ELCA News Service features Pr. David and Mary Kuck

Posted on May 28, 2010 by Global Mission Support

ELCA missionaries the Rev. David and Mary Kuck serve the United Theological College of the West Indies (Kingston, Jamaica). The Rev. Joseph Livenson Lauvanus (right), president of the Lutheran Church in Haiti, was a student of the Kucks.

May 28, 2010

ELCA Global Seminary Teachers Take Pride in Nurturing Future Pastors

CHICAGO (ELCA) — The one thing the Rev. Joseph Livenson Lauvanus has not managed to do is teach Mary Kuck to dance. Lauvanus, president of the Lutheran Church in Haiti, was a student of Mary and David Kuck at the United Theological College of the West Indies (UTCWI), Kingston, Jamaica.

The Kucks are mission personnel of the Evangelical Lutheran Church in America (ELCA) serving in Kingston since 1991. For those 19 years, the Kucks have influenced more than a dozen of UTCWI Lutheran students, like Lauvanus, who have become vital church leaders serving in the Caribbean.

Mary Kuck teaches English and research methods at the theological college, and David serves as acting coordinator of UTCWI’s graduate program, teaching New Testament and homiletics. Both work with Lutheran students who attend UTCWI, helping to coordinate coursework, teaching Lutheran polity, following the progress of students and more.

“We watched Livenson grow in knowledge and develop into a mature pastor over the years,” said Mary Kuck. “During holidays he often stayed with us in our home, and we feel almost as if he is a son. We know what he likes to eat, what he cooks well, and how he is so helpful around the house. He never managed to teach me how to dance, though,” said Mary. “Just talking about him makes me smile.”

Born in Haiti, Lauvanus became president of the Eglise Lutherienne d’Haiti (Lutheran Church in Haiti) in 2009, the same year he graduated from UTCWI.

“The impact of the Kucks’ ministry has been felt throughout the Caribbean,” said the Rev. Twila K. Schock, director for global mission support, ELCA Global Mission.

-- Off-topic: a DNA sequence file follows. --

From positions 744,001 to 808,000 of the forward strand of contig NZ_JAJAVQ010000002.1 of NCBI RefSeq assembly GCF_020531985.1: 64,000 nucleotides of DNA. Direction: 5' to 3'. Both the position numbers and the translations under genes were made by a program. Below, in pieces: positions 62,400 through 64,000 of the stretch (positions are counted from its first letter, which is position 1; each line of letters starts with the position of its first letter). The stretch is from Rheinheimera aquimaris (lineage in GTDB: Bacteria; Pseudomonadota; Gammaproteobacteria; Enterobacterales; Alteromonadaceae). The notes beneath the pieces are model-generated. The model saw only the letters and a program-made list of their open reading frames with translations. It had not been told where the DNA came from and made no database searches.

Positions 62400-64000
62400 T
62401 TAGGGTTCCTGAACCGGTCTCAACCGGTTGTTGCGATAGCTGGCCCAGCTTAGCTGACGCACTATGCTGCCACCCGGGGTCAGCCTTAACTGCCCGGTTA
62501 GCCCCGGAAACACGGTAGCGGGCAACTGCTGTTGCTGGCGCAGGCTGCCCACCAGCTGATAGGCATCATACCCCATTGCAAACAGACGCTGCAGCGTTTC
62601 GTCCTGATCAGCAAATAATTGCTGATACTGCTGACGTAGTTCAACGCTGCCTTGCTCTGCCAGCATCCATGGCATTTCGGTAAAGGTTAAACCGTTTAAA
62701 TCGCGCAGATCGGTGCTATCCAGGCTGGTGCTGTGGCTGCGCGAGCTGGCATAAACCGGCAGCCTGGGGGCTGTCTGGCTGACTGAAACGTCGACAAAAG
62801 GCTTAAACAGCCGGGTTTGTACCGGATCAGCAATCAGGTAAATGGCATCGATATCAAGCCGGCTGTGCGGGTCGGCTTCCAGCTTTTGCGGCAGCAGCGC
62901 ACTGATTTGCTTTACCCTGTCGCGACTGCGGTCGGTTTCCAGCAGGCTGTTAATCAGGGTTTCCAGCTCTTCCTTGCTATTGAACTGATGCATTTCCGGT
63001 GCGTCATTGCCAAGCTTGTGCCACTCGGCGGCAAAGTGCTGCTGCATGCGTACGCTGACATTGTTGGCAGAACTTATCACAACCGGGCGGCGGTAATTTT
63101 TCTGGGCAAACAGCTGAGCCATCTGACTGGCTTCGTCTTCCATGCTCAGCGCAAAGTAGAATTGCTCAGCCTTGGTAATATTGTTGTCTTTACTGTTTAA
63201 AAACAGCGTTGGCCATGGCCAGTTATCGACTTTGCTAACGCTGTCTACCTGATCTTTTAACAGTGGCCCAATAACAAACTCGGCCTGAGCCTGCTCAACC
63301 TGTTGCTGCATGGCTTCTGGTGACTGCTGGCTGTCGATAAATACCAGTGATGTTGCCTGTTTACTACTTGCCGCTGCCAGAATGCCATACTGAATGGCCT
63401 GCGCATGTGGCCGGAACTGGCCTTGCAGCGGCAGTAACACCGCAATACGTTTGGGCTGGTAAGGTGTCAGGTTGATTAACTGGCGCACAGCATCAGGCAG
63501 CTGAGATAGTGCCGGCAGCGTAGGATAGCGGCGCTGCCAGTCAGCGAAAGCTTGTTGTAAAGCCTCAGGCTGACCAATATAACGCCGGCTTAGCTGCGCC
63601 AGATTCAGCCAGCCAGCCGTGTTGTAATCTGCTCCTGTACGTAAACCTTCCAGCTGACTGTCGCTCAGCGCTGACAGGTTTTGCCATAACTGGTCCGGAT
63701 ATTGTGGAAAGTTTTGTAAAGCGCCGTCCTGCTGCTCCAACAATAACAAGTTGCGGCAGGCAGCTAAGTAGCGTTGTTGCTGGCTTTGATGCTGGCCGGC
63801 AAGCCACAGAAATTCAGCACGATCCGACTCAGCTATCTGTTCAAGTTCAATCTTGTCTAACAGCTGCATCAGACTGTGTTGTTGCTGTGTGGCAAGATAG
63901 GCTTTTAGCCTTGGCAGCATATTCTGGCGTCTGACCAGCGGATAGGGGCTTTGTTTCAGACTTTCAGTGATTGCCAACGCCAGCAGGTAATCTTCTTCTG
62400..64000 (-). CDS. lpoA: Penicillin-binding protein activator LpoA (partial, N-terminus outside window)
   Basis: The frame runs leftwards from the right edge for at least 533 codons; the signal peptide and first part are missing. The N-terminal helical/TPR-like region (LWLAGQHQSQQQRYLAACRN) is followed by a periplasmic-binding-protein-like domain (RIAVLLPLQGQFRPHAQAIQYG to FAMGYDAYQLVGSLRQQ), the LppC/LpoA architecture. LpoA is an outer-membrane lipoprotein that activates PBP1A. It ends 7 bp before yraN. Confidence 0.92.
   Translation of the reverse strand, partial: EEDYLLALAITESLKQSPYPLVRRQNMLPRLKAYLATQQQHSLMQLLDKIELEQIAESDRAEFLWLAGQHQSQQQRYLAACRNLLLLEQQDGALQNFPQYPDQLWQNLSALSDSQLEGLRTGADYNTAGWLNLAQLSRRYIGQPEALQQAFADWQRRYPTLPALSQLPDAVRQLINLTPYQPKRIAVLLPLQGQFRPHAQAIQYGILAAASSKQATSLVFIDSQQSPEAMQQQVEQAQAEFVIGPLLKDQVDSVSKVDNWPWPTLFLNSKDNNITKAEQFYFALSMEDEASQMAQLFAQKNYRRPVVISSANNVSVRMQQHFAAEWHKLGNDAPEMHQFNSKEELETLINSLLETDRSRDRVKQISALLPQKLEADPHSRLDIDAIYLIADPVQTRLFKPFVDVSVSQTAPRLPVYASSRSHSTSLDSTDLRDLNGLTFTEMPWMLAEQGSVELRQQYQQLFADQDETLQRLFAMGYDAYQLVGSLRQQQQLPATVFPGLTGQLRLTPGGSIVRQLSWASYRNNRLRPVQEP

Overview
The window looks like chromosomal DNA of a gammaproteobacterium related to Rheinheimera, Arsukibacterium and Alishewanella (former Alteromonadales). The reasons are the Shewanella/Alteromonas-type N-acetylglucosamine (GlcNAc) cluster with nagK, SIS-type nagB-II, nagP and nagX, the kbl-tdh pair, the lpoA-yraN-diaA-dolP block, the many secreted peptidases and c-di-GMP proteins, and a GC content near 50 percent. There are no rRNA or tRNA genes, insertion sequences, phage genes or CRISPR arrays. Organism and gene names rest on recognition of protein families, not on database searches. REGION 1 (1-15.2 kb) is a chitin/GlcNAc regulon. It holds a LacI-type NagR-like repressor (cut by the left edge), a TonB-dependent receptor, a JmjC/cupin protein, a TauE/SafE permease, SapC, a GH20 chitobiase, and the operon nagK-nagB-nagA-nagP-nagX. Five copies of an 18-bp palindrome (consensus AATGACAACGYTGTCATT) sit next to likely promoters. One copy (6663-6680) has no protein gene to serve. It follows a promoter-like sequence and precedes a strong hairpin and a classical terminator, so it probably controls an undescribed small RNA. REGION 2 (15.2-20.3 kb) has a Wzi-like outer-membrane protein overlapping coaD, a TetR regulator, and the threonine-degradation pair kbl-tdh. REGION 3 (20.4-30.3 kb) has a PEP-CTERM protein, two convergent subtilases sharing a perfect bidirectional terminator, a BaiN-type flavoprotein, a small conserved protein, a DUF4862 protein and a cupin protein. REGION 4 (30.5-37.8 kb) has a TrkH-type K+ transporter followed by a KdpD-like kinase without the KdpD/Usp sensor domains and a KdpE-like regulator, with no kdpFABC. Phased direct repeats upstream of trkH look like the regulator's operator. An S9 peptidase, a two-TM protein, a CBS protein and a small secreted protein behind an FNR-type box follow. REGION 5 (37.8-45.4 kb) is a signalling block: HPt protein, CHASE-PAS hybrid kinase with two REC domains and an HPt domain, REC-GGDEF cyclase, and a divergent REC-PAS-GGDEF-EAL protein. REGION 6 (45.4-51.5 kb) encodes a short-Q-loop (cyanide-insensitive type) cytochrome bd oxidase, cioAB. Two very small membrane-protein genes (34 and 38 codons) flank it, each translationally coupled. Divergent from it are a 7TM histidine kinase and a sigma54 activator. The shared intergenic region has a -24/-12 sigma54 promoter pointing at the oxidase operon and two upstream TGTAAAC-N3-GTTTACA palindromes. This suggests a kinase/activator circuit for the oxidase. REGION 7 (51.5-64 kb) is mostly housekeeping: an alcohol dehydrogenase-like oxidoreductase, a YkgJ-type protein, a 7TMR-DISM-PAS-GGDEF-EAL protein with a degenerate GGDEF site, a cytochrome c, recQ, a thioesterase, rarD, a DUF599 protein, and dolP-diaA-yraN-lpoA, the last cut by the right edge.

“Over and over I’ve heard pastors speak with gratitude about the Kucks’ formative influence. These pastors spoke not only about the theological training they received, but also about the powerful support that both David and Mary provided in helping them grow in their ministries and adjust to life in a new context. I’ve heard numerous stories of the Kucks’ gracious hospitality and open hearts,” said Schock.

The UTCWI is an ecumenical seminary that trains candidates for ministry for Lutheran, Anglican, Baptist, Methodist, Moravian and United Church (Reformed) denominations in the Caribbean. The Evangelical Lutheran Church in Guyana (ELCG) supports and sends students to the UTCWI, and the Kucks work on behalf of the ELCG. The UTCWI is part of a mutual ministry between the ELCA and ELCG.

The Kucks enjoy what most teachers enjoy, which is “watching students mature in knowledge, faith and self-confidence,” said Mary.

“Now that we both are more involved with the graduate program, it is even more rewarding to see former students, now mature church workers, return to the college to strengthen and deepen their knowledge on the graduate level so as to enrich the larger churches they serve,” she said.

“The most gratifying thing about teaching here for me is participating in a process of formation in which students develop a mature faith that can stand up to the challenges of ministry and the tough questions of life. Now that we have been teaching here for 19 years, it is also a joy to see former students taking on leadership roles in their churches,” said David.

The Kucks said they enjoy Jamaica’s sunny weather, music, humor, piety and dedication to education of the Caribbean people. “I love to quilt and have quilted with the same group of Jamaican ladies for the whole time we have been here,” said Mary.

But there are challenges, most “related to the slim budgets for everything,” said Mary. “So many things either take very long to accomplish or cannot be done at all due to lack of money. It is a constant struggle just to keep the day-to-day things going.”

She said another challenge is the violence in the society. “The high crime and murder rates cause untold suffering, which the churches try to help their people manage,” Mary said.

“We didn’t really choose to work in Jamaica,” said Mary. “Even while doing parish ministry in the United States, David felt a strong calling to seminary teaching and was surprised by ELCA Global Mission’s immediate interest in him when he sent out a feeler for ‘sometime in the future.’ This position was available, and after what seemed to us a very brief time, we found ourselves in Jamaica with our two teenage children. This is how God works.”

The ELCA has more than 245 mission personnel serving in 48 countries around the world. Mission personnel are supported through ELCA Missionary Sponsorship — congregations and individuals known as “covenant sponsors” make a prayer, financial and communication commitment to support a specific missionary.